Public Safety was a bogus concern promoted by the wholesalers’ lobby. There is no evidence to suggest that state-controlled states are safer than non-control states. And there is not going to be a proliferation of mini-marts selling spirits because of the square-footage provision. It creates tougher fines and doubles the penalties for selling liquor to minors.

The State of Washington gets out of the liquor business from a sales standpoint but continues to license, set fees, and enforce liquor laws. Being an enforcer and seller at the same time was a clear conflict of interest, like the rooster guarding the henhouse. From a fiscal standpoint, projections show the state gaining $400 million in additional revenue from I-1183 over the next six years, and not at the consumer’s expense.

The big retailers, who can now get volume discounts on wine, will not squeeze Smaller Wine Retailers out of business. Yes, for certain national brands, Costco, other big box retailers, and grocery store chains like Safeway will be in a position to offer lower prices. However, that represents a very limited number of SKUs, and some retailers believe they will even be offering a smaller selection of wine as they use shelf space for spirits.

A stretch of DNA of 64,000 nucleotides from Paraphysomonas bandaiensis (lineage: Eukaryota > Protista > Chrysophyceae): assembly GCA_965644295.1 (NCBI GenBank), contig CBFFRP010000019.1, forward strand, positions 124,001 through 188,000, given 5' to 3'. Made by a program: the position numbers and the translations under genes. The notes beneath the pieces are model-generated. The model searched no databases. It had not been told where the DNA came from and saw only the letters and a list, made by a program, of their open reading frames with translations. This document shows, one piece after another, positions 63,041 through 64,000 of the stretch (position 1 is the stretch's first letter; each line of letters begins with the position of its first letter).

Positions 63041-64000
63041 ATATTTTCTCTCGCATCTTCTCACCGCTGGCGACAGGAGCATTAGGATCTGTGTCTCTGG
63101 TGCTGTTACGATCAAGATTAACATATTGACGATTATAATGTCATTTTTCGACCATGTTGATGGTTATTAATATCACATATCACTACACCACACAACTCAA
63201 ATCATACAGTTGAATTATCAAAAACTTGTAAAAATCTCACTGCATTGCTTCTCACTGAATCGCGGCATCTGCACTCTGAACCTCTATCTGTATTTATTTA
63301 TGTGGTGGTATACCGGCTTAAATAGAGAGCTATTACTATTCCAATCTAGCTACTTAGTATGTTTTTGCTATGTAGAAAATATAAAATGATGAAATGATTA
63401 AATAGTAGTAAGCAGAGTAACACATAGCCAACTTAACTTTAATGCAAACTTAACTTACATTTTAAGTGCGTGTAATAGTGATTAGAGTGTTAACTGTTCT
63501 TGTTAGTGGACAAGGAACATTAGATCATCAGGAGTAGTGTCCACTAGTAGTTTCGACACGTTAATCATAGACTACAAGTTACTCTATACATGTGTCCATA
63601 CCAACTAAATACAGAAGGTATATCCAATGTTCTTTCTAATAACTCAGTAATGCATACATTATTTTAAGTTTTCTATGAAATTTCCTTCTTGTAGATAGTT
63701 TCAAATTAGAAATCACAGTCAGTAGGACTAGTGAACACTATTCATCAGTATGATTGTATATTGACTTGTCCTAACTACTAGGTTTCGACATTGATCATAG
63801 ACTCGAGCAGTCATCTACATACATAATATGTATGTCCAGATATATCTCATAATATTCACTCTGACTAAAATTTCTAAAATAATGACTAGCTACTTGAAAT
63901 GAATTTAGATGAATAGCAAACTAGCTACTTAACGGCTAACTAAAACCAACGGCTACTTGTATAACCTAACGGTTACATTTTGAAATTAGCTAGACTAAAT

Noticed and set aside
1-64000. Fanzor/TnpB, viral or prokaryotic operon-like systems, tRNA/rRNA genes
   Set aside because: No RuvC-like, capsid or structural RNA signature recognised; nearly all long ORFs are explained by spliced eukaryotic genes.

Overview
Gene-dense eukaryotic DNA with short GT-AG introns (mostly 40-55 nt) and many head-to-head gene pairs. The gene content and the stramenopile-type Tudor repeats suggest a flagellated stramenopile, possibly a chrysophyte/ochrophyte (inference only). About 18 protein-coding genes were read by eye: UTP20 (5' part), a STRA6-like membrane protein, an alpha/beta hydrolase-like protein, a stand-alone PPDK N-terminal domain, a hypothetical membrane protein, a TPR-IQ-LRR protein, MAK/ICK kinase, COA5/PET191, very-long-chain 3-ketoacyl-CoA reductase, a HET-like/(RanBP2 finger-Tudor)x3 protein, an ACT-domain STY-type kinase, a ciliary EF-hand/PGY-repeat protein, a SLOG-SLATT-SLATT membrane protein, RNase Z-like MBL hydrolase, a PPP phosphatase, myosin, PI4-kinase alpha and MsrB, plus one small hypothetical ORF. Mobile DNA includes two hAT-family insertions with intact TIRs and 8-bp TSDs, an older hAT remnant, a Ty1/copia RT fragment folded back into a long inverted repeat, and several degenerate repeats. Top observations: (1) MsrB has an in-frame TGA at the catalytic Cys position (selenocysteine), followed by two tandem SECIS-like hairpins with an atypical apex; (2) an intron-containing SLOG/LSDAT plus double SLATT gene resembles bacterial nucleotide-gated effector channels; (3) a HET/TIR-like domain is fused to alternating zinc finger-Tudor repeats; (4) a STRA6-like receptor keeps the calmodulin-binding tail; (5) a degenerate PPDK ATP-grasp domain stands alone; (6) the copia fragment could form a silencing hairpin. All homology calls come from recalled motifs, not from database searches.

My family has been a small business retailer for several generations in several different industries, and my dad told me about similar fears when shopping malls first came in and then later when Wal-Mart arrived on the scene. The reality was that we as small retailers had never competed on price. Our advantages were selection, customer service, and good advice, and those advantages for small retailers remain today. If a small wine shop follows this model, they will not only survive but also thrive.

Andy Perdue of Wine Press Northwest recently interviewed Doug Charles of Compass Wines, a long-time veteran of wine retailing in Washington, where he said that he was generally positive from the perspective of both small wineries and retailers. He said that he believes their shop will be now able to retail to other retailers and restaurants, and this will help small wineries from across the state sell their wines. Furthermore, he echoed the comment I made earlier that large grocery-type stores in his trade area won’t have as much space for wine because of adding spirits space, so he’ll get some of the wine business they used to get. Finally, he believes that his store will be more competitive than they were when state liquor stores could buy cheaper than him, which was really in violation of their own fixed price rules.